Preventing Stress In Sugar Gliders

Of course, we know that pet sugar gliders are wild animals tamed to live with humans. This means they will never be domesticated like dogs or cats who have evolved alongside humans. Sugar gliders need to be able to express instinctive behavior freely when kept as pets.

This natural instinct also makes them prone to stress as pets. They are shy animals that live in large colonies in the wild. They have many predators, and they eat primarily insects and some plant material. They love to forage, climb and glide and are active at night. If any of these natural behaviors are not appropriately met by a sugar glider owner, it will cause stress.

Prolonged exposure to stress can be detrimental to your sugar glider’s health. The quicker your respond to signs of stress, the better. And as always, if something seems off, do not hesitate to contact your vet. Sugar gliders are excellent at hiding symptoms of illness, so if you are concerned, rather have them checked out by a vet.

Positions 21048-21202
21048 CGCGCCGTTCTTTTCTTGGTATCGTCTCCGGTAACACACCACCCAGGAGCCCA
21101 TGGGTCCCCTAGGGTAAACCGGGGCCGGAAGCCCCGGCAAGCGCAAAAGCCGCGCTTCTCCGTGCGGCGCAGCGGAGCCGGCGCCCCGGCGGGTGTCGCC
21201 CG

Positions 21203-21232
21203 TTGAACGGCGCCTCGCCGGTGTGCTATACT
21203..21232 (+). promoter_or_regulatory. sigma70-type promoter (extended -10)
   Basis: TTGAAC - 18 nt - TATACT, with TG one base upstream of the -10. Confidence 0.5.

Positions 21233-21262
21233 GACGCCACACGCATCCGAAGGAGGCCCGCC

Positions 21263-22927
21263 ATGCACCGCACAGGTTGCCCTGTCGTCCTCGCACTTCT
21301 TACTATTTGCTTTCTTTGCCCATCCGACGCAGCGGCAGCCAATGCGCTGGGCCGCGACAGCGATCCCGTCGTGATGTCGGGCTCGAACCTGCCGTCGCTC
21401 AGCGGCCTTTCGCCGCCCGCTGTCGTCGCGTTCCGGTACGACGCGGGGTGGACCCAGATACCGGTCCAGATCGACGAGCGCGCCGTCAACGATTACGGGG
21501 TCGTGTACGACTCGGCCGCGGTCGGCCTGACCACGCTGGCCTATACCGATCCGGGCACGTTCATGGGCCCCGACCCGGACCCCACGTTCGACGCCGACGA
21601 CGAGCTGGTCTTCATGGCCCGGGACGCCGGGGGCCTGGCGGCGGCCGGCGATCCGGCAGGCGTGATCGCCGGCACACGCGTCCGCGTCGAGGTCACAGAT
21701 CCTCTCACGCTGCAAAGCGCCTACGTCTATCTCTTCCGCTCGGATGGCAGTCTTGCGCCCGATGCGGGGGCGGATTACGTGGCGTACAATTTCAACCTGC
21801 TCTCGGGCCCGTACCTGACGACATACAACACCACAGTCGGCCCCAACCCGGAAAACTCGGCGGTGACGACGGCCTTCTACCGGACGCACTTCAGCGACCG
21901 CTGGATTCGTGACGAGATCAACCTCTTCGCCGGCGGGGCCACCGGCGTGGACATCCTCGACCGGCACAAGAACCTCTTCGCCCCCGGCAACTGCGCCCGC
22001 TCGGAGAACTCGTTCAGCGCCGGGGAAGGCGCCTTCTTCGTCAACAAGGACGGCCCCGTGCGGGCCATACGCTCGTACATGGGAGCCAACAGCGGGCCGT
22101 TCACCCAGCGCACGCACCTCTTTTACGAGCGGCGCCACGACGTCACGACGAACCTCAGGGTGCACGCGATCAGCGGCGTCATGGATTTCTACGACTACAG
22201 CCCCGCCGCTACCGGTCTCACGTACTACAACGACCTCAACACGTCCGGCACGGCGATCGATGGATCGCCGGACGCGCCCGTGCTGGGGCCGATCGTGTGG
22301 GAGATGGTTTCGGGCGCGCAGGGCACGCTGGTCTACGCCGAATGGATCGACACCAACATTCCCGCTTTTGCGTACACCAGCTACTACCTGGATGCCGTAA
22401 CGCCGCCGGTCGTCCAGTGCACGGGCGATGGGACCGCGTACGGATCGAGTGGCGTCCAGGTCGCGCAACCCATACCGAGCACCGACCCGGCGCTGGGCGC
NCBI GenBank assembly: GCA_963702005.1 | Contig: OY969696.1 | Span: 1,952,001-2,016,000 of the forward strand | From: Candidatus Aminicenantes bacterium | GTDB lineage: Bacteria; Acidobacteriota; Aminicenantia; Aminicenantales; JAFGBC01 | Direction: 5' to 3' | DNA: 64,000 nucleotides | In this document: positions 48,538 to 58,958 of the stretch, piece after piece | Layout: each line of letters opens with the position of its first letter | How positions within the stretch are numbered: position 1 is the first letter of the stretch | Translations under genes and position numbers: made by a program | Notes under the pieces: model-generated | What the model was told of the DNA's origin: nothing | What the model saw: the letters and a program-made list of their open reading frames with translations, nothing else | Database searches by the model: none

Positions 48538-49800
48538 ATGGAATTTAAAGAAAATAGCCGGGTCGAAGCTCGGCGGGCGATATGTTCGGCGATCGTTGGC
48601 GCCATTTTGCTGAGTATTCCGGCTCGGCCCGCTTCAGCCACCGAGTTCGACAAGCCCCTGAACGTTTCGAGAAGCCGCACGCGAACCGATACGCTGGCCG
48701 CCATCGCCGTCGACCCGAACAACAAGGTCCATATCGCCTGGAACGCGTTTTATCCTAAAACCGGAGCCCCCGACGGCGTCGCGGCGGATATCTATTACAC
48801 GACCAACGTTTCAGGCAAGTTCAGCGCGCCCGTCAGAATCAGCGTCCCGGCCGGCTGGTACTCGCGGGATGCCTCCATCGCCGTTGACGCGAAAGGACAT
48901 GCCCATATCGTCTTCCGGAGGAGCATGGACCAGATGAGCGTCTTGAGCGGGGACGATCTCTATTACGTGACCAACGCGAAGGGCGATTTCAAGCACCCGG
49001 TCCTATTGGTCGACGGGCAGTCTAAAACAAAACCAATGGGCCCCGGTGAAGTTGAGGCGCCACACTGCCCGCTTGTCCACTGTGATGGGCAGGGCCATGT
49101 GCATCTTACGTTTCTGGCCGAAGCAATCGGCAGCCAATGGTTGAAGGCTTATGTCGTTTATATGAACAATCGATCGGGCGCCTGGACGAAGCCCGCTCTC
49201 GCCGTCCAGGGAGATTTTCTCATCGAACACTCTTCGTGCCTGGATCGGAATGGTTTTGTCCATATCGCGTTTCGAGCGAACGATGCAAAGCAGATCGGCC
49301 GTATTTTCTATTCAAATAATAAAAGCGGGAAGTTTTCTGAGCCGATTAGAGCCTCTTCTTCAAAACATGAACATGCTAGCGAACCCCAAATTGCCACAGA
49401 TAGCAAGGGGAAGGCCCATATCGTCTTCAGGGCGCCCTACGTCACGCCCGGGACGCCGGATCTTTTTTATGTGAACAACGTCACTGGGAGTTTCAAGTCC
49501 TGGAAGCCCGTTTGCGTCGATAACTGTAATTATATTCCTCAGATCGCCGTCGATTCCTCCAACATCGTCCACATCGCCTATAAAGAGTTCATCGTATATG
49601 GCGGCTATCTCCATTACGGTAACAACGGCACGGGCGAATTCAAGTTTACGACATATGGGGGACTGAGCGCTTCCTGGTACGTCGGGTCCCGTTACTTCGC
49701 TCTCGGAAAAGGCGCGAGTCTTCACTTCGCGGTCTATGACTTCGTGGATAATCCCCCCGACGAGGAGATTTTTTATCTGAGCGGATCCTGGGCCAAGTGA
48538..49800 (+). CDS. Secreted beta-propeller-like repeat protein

We might not be able to protect your sugar gliders from all possible negative experiences. Still, as long sugar glider parents do their best to minimize stress, they should have the happiest little sugar glider lives you can possibly provide them with.


As long as you can provide your sugar gliders with an environment that allows them to express natural behavior, eat an appropriate diet and protect them from stress and disease, you are doing a stunning job of being a sugar glider parent!


Dr. Annerien de Villiers

Dr. Annerien de Villiers graduated as a veterinarian from the University of Pretoria in 2018. She has since worked full-time in clinical practice tending to all kinds of companion animals in general practice. Serving the human-animal bond with care and compassion and making accurate information accessible to pet owners is at the heart of her driving force as a veterinarian.